Destroy time in a Flash with online games
For many college-age Digital Slobs, Labor Day represents a transition from pretending to work at that summer job to pretending to study during fall semester.
That's why many degree-seeking Slobs driving back to campus make sure there's room for their Xboxes before they let their girlfriends ride shotgun.
But for all the virtues of gaming consoles, they have one fatal flaw: When you're playing them, you can't fool anyone that you're studying -- not even yourself.
You can do almost anything in "Grand Theft Auto" except break into a library, slaughter the librarian and cram for that trigonometry midterm.
But Web-based Flash games are just sitting there on the Internet, peeking out of a browser window behind that Microsoft Word document, ready to instantly gratify you on a whim with no extra cords, gear or software required.
Go ahead, play them. No one's watching -- God's just listening for clicks and keystrokes to make sure you're busy.
For gaming addicts, Flash games are like methadone -- the come-down drug pointing the way toward a more pseudoproductive life.
Here, then, are some highly effective online games that are sure to make the most out of your procrastinating.
They work. I know they work. I started playing them to research this column on Sept. 2 ... Sept. 2, 2006:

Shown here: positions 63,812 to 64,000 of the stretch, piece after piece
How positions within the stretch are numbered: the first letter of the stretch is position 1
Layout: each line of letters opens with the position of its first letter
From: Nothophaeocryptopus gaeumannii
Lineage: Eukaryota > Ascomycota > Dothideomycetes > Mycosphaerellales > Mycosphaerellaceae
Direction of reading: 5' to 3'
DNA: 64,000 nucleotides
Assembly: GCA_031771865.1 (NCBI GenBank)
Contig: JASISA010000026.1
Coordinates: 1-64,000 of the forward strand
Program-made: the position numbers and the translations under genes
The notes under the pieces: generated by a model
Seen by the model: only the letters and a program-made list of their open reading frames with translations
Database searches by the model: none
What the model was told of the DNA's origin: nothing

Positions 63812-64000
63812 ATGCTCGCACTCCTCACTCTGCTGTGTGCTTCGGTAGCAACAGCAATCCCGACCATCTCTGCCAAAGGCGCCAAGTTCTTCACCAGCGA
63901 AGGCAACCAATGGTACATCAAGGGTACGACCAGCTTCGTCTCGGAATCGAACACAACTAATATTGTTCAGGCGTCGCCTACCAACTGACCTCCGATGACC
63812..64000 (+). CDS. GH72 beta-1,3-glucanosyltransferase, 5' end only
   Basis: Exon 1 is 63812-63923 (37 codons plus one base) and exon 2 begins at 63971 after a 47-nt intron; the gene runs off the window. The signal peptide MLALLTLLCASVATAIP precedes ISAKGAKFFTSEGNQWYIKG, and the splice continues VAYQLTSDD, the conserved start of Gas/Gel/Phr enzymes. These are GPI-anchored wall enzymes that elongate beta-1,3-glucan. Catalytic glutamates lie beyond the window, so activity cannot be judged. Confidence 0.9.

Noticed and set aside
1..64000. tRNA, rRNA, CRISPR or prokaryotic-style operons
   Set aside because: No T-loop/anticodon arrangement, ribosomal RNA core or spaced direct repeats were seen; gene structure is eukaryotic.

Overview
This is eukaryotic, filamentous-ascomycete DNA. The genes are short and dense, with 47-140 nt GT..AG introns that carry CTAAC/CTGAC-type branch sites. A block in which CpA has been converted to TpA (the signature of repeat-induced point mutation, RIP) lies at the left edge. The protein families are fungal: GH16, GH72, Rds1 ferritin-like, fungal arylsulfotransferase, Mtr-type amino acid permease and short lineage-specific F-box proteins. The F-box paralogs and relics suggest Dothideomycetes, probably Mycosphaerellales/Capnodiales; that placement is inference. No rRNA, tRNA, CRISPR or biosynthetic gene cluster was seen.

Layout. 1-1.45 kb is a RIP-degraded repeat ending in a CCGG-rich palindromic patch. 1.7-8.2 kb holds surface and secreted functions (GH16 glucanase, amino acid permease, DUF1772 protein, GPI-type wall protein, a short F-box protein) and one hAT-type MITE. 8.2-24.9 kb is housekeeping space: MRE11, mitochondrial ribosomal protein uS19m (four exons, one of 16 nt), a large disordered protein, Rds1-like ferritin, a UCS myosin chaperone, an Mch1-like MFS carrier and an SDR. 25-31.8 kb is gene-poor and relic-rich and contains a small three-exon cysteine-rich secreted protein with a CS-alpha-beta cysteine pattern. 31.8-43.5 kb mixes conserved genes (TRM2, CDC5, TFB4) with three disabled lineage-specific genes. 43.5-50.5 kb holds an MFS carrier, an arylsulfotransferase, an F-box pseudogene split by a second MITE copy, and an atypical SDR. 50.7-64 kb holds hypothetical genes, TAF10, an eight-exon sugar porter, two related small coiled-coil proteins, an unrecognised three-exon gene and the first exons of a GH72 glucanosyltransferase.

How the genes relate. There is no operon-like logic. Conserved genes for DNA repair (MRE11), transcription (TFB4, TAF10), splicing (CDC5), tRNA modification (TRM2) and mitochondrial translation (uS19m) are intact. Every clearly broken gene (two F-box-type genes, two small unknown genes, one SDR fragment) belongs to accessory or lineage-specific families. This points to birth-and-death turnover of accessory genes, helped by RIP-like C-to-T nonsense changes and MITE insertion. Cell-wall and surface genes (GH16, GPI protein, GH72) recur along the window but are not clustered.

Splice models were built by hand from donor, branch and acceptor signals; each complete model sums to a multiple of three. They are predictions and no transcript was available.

Blix (shockwave.com): Test your stress-resistance levels (i.e., your sanity) with this basic put-the-ball-in-a-cup-before-time-runs-out bumper game. As the levels progress, balls, velocities and obstacles escalate. Pros: You get a password after every five levels so you don't have to start at the beginning each time you log on. Cons: Monotonous soundtrack seems designed to hypnotize you into a brainless zombie for purposes unknown.
Deanimator (artscool.cfa.cmu.edu/~lee/deanimator.html): Speaking of zombies, this third-person shooter allows you to save your own silhouetted life by re-deading the undead as they climb out of their graves. Aim and fire with the mouse, hit the shift key to upgrade to a shotgun, but be sure to keep track of your ammo, and time your reloads with the rhythms of the advancing hordes. Pros: You can't help but chuckle at the creative ways you're disassembled once you are inevitably overwhelmed. Cons: You have to start at Level 1 each time, long after you need the practice picking off the "special needs zombies."
Tank Wars (shockwave.com): Not all Flash games are locked in 2-D. This first-person shooter puts you inside a tank patrolling an urban setting, with missions to destroy increasing numbers of armored vehicles and helicopters that are also out to unload their ordnance on you. Raise and lower the turret, aim, avoid land mines, find that tactical nuke you'll be needing later and, along the way, run over a parked car or two just for fun. Pros: You can pimp your ride for more speed and more armor. Cons: At no level can you clear the streets well enough to foster a political solution.
Next week: More Flash games.